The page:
September 2013

Today, I’m thinking about September.  In the last two weeks, I was fortunate enough to get to visit two non-traditional schools Four Rivers Charter School in Greenfield, MA and the MET School in Providence, RI.  Both schools are more student-centered and seem to do extensive work on social-emotional, scholar skills with students so that their community is calm, safe, and welcoming – qualities that are important in every school but even more important when asking students to constantly share their thinking.

I am wondering what social-emotional or scholar skills do I need to teach?  How do I teach them genuinely?  How do I balance the building of those skills/classroom community with doing math?  I’ve done this before, but never so intentionally, and I never felt like we had the time.  Throwing everything out the window means that I’m going to grant myself and the classroom community the time.

The social-emotional, scholar skills I am currently thinking about include …

– Working in groups

– Working alone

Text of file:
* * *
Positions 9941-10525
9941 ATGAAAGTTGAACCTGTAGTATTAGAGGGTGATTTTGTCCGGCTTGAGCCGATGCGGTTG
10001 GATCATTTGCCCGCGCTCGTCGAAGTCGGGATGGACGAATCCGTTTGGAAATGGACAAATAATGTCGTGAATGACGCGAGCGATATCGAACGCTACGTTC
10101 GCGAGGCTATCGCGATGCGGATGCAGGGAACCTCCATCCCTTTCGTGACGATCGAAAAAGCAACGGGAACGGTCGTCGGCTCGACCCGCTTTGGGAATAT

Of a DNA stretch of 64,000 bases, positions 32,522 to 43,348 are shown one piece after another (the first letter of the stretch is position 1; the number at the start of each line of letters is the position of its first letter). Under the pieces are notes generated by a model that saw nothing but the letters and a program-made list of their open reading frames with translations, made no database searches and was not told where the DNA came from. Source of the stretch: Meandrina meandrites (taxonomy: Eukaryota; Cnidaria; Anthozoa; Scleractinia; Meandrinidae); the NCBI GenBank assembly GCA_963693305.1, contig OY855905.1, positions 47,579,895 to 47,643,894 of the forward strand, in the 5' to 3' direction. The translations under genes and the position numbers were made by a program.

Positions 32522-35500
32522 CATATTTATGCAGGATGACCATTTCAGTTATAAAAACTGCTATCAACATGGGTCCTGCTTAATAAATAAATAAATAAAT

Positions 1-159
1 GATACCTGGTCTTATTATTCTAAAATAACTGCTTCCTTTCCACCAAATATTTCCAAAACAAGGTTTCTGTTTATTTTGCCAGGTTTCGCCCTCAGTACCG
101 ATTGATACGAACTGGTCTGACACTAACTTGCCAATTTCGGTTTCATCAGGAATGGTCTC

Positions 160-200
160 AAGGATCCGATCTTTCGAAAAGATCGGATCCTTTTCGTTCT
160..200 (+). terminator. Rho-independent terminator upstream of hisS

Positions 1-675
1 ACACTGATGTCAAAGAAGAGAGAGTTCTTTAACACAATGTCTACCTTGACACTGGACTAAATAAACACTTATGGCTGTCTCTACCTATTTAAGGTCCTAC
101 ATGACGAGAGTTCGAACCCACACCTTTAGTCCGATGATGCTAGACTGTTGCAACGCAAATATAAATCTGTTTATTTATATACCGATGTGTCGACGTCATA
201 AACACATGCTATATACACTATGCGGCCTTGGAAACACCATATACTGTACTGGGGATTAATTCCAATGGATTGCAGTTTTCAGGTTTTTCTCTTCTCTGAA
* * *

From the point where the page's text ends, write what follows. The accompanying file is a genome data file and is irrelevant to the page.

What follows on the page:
– Holding a math discussion

– Respecting the people and the space

– Peer review/feedback

– Revision of work

– Self-awareness around strengths and weaknesses

– Making good choices within more freedom

While it is challenging to pinpoint all the SE/Scholar skills, the how is even harder, at least for me.  My main ideas for the how right now include …

– Student generated anchor-charts with norms

– Self-reflection (but how to make meaningful?)

– Community meetings

– Anonymous suggestion/feedback box

So, brilliant readers, what ideas do you have for me?  What books should I be reading about this?  I know there are teachers who are way smarter than I am in general and particularly about this.



One thought on “September 2013

  1. Based on what you wrote, I recommend Tribes ( It’s a community-building program that I’ve used for several years in my classroom. Their books are full of information, but if you can go to a training, it will make even more sense because the trainings are conducted so that you experience the community-building process firsthand with the other participants. Best of luck!

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